# Typeof(n*n) in factorial

The implementation of factorial in Base is

``````function factorial(n::Integer)
n < 0 && throw(DomainError(n, "`n` must be nonnegative."))
f::typeof(n*n) = 1
for i::typeof(n*n) = 2:n
f *= i
end
return f
end
``````

Why typeof(n*n) instead of typeof(n)? This maybe a dumb question but I really don’t get it.

There are numbers who’s type is not closed under multiplication. This makes sure you get something of the right type. In practice, this will almost always just be `typof(n)` though.

4 Likes

Can you please elaborate a little more? Example?

One example would be values with physical units, as provided by the Unitful.jl package.

The area of a square has not the same type as the length of its sides:

``````julia> using Unitful

julia> length = 1u"m"
1 m

julia> typeof(length)
Quantity{Int64,𝐋,Unitful.FreeUnits{(m,),𝐋,nothing}}

julia> area = length*length
1 m^2

julia> typeof(area)
Quantity{Int64,𝐋^2,Unitful.FreeUnits{(m^2,),𝐋^2,nothing}}

julia> typeof(area) == typeof(length)
false
``````

edit: Hmm, maybe scratch that…since it is not applicable to the factorial method.

2 Likes

It’s fine. It still gave the example I was looking for.

Well, but now I don’t understand why it is necessary in the factorial case I really hope someone will answer.

If there is some strange implementation of Integer for which `n*n` is not closed under multiplication, why should `(n*n)*n` be? And why should `1` be of the same type as `n*n`?

1 Like

Working with result types is actually one of the most irksome parts of Julia. Even restricting to `<:Number`, the interfaces are not formalized. So while it may be strange, making a `<:Number` type that is not closed under multiplication does not formally violate any contract.

While in this particular case, `typeof(n)` would be fine.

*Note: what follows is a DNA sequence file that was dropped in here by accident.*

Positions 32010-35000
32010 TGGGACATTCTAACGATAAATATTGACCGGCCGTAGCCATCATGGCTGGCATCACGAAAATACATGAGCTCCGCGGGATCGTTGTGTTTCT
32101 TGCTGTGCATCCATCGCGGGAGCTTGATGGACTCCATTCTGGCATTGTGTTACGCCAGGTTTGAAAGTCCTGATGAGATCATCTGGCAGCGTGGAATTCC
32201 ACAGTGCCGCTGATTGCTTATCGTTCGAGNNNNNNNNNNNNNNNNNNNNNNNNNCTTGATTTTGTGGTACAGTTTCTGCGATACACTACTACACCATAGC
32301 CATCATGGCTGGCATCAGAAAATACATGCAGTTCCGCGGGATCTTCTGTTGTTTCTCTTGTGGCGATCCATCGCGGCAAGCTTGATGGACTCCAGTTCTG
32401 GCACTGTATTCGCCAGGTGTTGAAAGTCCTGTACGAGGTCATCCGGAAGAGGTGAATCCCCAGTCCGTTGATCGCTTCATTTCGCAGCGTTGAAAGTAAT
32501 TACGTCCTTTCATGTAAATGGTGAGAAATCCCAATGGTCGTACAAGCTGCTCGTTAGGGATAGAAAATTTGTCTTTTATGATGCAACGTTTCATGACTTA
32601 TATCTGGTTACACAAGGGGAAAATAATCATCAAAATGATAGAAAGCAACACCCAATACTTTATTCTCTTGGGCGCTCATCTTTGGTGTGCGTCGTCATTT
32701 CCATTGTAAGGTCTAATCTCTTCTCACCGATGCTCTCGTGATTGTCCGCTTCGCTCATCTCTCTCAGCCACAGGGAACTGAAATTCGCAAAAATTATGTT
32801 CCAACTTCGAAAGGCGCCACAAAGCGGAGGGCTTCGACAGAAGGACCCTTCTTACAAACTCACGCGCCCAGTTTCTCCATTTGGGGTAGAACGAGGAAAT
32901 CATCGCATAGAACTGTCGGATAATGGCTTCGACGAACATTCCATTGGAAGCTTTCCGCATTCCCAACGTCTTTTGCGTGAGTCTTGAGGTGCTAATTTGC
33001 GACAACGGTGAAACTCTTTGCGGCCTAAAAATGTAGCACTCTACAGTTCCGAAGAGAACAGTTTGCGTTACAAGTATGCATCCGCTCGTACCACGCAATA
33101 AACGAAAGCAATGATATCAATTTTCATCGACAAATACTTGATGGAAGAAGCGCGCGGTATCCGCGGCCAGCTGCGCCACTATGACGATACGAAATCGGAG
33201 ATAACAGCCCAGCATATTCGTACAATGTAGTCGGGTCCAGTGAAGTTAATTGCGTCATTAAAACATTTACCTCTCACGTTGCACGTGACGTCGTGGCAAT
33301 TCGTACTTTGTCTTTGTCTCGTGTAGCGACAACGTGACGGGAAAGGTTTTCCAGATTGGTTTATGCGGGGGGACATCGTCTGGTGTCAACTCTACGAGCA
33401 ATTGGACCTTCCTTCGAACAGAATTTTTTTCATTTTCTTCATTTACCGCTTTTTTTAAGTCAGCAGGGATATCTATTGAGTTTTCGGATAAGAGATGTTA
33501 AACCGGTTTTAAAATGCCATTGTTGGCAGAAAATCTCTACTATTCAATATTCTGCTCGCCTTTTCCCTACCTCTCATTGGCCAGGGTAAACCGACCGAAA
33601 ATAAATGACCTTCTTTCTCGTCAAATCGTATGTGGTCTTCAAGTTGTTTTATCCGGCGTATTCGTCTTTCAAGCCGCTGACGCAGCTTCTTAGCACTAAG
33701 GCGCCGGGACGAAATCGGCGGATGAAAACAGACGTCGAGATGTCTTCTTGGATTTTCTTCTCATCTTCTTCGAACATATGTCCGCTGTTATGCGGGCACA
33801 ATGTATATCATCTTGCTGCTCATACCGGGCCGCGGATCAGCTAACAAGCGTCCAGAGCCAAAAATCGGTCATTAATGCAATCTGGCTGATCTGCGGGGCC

That said, I am curious where you got that code from, currently in Julia `factorial` uses a lookup table and looks very different.

2 Likes

If I recall that’s just the fallback, and probably used by BigInt, but Int64 etc. has a lookup.

I see that it’s actually in `intfuncs.jl`, but I am not sure what would call this.

`Int` & friends use lookup tables, `BigInt` falls back to using `MPZ`.

That function gets called for user-defined types that are `<:Integer`. For example:

``````using StaticNumbers
factorial(static(20))
``````
1 Like

Is there a particular type(?) that benefits from typeof(n*n) instead of typeof(n)?

I think the point is that you cannot know for certain that `n*n` will always have the same type as `n`, for example in types created by users. Therefore this is an extra safeguard. You want to make sure that things will work out, instead of relying on that it “seems to work in most cases.”

1 Like

Seems like this was introduced by @jeff.bezanson in https://github.com/JuliaLang/julia/commit/b6687823d0e4a61f44890325e55aded0d5e07f29 all the way back in 2014. It does seem a bit questionable, whether the `typeof(n*n)` is sensible here. Maybe

``````f = one(n)
for i in oftype(n, 2):n
f *= i
end
``````

might be a better generic implementation? It won’t be type stable if `n` is not closed under multiplication, but assuming `n` and `1` can always be converted to `typeof(n*n)` is probably worse, as seen in the `Unitful` example. It is also not guaranteed that `(n*n) * n` can be converted to `typeof(n*n)`, so `typeof(n*n)` seems rather arbitrary as output type.

1 Like

Thinking about it, `oftype(n, 2)` might need to be `oneunit(n) + oneunit(n)` because otherwise, that fails for `static(true)` from `StaticNumbers`.

It would also fail for plain old `true` from Base…

I thought that had a custom implementation, but apparently not.

It doesn’t seem to need one.

``````julia> @code_llvm factorial(true)

;  @ intfuncs.jl:889 within `factorial'
define i8 @julia_factorial_19411(i8) {
top:
;  @ intfuncs.jl:895 within `factorial'
ret i8 1
}
``````
2 Likes

But if that is violated, then you cannot know if `n * n * n` will be the same type, etc, so I am not sure that is worth much.

Frankly, I don’t understand the motivation for this — if anything, I would just do some widening, eg `Int8`, `Int16`, etc to `Int`.